Changes for wildlife interaction zones

In a statement to the Legislative Assembly on 18 January, Environment Minister Charles Clifford said conch fishermen, snorkellers and personal watercraft users should expect some changes to the Wildlife Interaction Zones in the North Sound.

The March 2007 Marine Conservation Law Regulations establishing the Wildlife Interaction Zones in the North Sound, subject to enforcement since June, 2007, were designed to provide a framework for the regulation of water sports activities involving the interaction of divers and snorkellers with marine life.

In particular, the zones address protection of stingrays through controlling the way that people interact with them, protection of the reefs and natural environment within their boundaries, and the licensing of tourist boats entering the areas.

‘As we continue to employ more sustainable practices in the management of our tourism product, we have found the implementation of the Wildlife Interaction Zones to have struck a healthy balance between our tourism-related obligations to improve the management, safety and overall experience of visitors to the North Sound, and our environmental obligations to protect and relieve human induced stress on some of the unique marine life such as stingrays and coral reefs within the zones,’ said the Minister.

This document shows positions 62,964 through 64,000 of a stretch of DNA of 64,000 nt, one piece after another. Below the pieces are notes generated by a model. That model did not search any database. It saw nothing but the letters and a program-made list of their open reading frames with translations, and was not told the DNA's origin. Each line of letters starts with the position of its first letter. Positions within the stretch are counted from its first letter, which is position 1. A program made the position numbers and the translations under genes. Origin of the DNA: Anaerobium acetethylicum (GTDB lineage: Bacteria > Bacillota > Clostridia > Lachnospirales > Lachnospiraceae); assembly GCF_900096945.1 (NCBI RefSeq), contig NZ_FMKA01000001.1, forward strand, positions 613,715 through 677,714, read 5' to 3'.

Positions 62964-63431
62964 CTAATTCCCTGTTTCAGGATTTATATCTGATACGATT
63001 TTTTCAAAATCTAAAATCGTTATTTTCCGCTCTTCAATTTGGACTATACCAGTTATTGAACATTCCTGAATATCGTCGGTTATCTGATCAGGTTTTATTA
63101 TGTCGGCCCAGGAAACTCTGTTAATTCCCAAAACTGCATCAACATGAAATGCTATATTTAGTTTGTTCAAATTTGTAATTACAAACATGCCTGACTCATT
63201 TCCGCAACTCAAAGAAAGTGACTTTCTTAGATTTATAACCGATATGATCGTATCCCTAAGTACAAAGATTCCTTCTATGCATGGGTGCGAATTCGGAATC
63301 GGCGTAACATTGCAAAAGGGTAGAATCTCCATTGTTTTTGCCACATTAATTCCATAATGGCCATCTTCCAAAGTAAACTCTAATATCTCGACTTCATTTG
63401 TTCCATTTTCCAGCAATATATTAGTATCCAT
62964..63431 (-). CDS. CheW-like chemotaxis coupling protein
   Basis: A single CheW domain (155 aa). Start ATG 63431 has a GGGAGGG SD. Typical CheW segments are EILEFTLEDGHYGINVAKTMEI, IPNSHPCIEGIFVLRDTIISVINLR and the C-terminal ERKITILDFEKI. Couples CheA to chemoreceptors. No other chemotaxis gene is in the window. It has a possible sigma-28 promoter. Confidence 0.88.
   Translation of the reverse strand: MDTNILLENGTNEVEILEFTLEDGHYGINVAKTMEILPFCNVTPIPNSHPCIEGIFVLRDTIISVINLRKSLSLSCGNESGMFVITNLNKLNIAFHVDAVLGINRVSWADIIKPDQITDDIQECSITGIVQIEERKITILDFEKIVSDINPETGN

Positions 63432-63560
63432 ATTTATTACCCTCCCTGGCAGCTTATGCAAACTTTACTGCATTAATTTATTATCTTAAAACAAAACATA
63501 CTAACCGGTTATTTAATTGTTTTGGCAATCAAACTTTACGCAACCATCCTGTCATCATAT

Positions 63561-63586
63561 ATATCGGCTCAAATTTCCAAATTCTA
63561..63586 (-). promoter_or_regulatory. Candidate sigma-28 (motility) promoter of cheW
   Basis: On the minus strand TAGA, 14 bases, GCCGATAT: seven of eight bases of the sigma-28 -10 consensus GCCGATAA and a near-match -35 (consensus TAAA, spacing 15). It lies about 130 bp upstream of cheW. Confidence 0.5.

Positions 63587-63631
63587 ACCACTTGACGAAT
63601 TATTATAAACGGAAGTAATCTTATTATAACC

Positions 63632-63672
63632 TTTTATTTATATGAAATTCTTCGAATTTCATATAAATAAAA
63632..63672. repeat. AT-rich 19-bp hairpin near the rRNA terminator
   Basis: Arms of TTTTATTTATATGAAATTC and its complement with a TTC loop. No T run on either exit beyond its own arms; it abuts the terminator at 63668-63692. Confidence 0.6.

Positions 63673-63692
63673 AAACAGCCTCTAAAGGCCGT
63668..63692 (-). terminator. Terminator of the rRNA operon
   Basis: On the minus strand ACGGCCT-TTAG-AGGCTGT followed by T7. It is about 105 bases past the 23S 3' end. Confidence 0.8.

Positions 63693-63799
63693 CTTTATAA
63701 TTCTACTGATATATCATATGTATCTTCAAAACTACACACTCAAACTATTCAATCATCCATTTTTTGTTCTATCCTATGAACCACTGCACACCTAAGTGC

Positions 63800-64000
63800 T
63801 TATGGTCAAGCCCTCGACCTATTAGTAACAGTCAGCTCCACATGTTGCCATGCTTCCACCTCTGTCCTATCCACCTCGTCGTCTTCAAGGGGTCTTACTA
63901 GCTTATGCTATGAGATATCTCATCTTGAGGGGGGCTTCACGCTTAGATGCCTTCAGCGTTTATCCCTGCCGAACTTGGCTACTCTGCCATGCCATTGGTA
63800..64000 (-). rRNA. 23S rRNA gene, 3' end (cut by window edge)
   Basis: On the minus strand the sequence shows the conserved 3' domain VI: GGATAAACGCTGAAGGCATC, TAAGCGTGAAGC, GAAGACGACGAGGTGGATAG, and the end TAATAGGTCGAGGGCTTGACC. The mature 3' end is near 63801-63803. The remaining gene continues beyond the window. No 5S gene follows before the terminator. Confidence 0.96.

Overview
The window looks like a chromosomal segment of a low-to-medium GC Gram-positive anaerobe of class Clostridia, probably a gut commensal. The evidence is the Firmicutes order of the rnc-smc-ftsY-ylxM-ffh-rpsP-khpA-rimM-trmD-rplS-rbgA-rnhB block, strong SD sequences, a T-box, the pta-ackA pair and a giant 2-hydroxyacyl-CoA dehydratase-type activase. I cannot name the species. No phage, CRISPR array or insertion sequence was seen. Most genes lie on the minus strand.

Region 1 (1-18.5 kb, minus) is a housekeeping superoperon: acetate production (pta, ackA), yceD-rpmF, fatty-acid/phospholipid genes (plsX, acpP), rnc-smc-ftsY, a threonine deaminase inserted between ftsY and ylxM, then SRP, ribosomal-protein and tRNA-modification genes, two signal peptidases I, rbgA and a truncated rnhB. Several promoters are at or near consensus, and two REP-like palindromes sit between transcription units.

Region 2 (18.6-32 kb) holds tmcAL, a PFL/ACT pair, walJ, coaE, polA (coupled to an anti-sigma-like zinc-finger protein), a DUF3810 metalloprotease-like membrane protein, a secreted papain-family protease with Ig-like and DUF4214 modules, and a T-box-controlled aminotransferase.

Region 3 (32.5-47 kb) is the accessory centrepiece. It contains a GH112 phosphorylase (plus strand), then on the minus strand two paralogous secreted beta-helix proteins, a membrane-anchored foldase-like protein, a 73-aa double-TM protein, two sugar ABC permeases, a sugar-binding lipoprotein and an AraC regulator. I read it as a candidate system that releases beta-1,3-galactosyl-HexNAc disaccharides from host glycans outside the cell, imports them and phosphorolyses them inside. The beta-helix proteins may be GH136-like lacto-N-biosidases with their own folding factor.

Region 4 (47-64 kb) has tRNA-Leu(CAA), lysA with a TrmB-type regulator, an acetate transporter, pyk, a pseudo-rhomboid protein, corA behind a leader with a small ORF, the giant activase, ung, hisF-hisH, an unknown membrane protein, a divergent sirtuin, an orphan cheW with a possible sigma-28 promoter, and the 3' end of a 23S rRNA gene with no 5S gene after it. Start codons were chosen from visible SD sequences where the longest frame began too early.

He said the creation of the zones is a testament of what can be accomplished by broad consultation, since a number of recommendations made by a stakeholder group representing the watersports industry, the Marine Conservation Board, the Land and Sea Cooperative and the Department of Environment were incorporated into the Regulations.

‘However, as is sometimes the case with new regulations and policies and despite comprehensive consultation, once in operation new issues may arise,’ said the Minister.

‘In this case, stakeholders have identified a few incidental matters and have brought these to the attention of this Ministry.’

The Minister said that the zone which encompass the Sandbar and Coral Gardens has inadvertently included a conch bed traditionally used by local fishermen and tour operators during the open season.

However, because of the wording of the regulation, conch cannot be taken in this area.

‘We will seek to consult with the original stakeholder group and if necessary the Opposition in order to seek a possible re-configuration of the coordinates to the south of this zone that would still protect the Sandbar and Coral Gardens, while allowing fishermen to access a portion of the conch beds in this area,’ said the Minister.

He also noted that the Ministry has learned that zone visitors sometimes stand up on the coral heads while swimming and snorkelling.

‘We must discourage this practice and will seek to amend the regulations in order to make this illegal and enforceable by our Marine Enforcement Officers,’ he said.

The Minister said that a final change may apply to personal watercraft.

‘There are wide concerns about allowing wave runners and other small personal watercraft operated by inexperienced drivers into the zones,’ he said.

‘During the original consultation with the stakeholder group, the licensing of guided tour groups on wave runners and other small personal watercraft to enter the zone was not envisioned. Therefore, we will fully consider the matter and communicate a decision shortly.’

Once the recommendations are brought before Cabinet and the requisite changes are approved, Mr. Clifford will make a further public statement.